Knowing your kids look up to you, admire you, and use you as a standard for behavior should be all the motivation you need to be a positive, strong role model. Teach your kids how valuable and truly remarkable the human body is, and be the superhero they think you are.
- Hoyert, D. L., Kung, H. C., & Smith, B. L. (2005). Deaths: preliminary data for 2003. National Vital Statistics Reports, 53(15), 1-48.
- Dallas, C., Gerbi, A., Elbez, Y., Caillard, P., Zamaria, N., & Cloarec, M. (2014). Clinical Study to Assess the Efficacy and Safety of a Citrus Polyphenolic Extract of Red Orange, Grapefruit, and Orange (Sinetrol?XPur) on Weight Management and Metabolic Parameters in Healthy Overweight Individuals. Phytotherapy Research, 28(2), 212-218.
- Blair, S. N., Kohl, H. W., Paffenbarger, R. S., Clark, D. G., Cooper, K. H., & Gibbons, L. W. (1989). Physical fitness and all-cause mortality: a prospective study of healthy men and women. JAMA, 262(17), 2395-2401.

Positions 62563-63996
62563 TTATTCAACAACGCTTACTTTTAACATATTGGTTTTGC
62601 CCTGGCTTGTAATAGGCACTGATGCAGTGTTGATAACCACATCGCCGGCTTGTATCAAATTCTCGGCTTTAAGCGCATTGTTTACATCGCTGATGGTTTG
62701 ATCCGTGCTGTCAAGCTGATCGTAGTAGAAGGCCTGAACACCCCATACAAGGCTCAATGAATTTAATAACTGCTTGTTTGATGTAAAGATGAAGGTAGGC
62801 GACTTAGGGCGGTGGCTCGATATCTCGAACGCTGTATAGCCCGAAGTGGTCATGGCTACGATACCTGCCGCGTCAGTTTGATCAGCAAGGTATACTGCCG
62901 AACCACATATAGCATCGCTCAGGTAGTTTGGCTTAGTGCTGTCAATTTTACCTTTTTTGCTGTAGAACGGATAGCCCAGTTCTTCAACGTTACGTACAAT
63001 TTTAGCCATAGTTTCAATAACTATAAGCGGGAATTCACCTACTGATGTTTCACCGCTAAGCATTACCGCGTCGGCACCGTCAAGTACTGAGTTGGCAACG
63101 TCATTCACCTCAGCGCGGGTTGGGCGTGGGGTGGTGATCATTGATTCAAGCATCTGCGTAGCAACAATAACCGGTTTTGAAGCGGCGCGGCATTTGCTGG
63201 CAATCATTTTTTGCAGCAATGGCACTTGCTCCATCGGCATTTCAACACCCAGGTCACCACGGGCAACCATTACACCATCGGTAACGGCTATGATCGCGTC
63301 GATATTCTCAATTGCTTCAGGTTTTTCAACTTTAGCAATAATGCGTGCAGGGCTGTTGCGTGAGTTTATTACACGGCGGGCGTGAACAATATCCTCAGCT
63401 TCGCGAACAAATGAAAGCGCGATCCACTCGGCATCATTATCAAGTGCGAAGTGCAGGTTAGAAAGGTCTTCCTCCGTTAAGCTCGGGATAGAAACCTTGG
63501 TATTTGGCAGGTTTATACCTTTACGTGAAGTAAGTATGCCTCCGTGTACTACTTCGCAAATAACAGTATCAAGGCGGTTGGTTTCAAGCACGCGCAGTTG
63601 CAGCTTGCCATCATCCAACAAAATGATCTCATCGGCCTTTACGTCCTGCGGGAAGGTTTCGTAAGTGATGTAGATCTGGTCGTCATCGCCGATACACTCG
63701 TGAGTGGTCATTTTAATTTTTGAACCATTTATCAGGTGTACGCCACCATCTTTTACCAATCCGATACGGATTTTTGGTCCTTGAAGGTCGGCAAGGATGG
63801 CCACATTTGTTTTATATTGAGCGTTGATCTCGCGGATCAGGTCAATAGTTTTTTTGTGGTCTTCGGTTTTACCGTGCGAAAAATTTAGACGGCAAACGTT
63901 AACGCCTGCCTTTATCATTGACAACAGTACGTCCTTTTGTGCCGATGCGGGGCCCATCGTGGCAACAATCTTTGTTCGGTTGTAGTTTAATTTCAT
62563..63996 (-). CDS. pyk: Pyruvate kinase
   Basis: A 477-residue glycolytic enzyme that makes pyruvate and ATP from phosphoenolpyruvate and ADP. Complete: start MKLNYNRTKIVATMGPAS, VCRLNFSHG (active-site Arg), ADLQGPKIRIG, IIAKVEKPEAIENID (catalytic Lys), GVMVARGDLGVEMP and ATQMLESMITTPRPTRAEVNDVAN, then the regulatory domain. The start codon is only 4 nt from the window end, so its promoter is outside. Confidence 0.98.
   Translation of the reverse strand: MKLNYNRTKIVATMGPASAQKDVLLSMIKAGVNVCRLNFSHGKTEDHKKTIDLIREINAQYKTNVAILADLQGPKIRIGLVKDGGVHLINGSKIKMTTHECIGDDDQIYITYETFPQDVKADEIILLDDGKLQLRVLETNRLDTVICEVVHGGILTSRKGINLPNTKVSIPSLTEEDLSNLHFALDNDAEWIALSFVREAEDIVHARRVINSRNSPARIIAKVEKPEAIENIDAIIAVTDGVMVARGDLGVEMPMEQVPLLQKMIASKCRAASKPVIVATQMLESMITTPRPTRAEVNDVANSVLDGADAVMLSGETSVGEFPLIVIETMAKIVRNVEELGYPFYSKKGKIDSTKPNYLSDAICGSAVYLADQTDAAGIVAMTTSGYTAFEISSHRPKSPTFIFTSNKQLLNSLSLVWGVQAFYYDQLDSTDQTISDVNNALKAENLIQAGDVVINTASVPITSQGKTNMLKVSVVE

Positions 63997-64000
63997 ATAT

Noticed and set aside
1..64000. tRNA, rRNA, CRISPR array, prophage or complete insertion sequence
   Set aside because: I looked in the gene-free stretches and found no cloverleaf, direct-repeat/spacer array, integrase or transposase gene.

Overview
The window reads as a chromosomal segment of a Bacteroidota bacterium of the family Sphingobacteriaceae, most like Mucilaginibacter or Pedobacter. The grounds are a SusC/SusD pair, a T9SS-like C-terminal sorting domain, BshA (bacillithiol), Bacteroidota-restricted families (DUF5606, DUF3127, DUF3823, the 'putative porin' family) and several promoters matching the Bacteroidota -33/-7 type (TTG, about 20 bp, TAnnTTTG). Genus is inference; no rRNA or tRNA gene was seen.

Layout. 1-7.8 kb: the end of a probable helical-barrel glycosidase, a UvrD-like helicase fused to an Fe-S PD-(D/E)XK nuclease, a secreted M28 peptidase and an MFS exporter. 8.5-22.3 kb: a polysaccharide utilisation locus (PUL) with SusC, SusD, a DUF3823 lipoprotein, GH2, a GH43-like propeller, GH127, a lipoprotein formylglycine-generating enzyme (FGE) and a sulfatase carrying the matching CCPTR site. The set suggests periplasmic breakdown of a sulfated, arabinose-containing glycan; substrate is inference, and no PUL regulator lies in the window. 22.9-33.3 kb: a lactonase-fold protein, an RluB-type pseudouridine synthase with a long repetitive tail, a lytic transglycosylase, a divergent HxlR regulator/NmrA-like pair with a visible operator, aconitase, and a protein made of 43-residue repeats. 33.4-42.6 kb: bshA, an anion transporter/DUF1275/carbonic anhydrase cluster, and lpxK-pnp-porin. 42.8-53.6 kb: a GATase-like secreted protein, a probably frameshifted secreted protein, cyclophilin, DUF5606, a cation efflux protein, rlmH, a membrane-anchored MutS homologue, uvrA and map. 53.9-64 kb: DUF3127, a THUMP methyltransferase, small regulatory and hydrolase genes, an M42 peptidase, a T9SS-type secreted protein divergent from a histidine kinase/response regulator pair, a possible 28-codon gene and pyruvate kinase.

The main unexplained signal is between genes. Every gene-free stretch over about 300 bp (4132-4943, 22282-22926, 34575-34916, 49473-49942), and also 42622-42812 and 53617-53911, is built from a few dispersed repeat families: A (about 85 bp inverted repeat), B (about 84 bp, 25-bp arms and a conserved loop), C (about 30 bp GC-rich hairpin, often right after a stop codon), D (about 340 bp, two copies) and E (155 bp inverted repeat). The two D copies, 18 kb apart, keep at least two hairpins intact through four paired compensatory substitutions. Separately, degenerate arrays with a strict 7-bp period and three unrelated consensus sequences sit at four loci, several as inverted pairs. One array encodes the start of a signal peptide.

- Lee, D. C., Sui, X., Ortega, F. B., Kim, Y. S., Church, T. S., Winett, R. A., ... & Blair, S. N. (2010). Comparisons of leisure-time physical activity and cardiorespiratory fitness as predictors of all-cause mortality in men and women. British Journal of Sports Medicine, 45(6), 504-510.
- Wei, M., Kampert, J. B., Barlow, C. E., Nichaman, M. Z., Gibbons, L. W., Paffenbarger Jr, R. S., & Blair, S. N. (1999). Relationship between low cardiorespiratory fitness and mortality in normal-weight, overweight, and obese men. JAMA, 282(16), 1547-1553.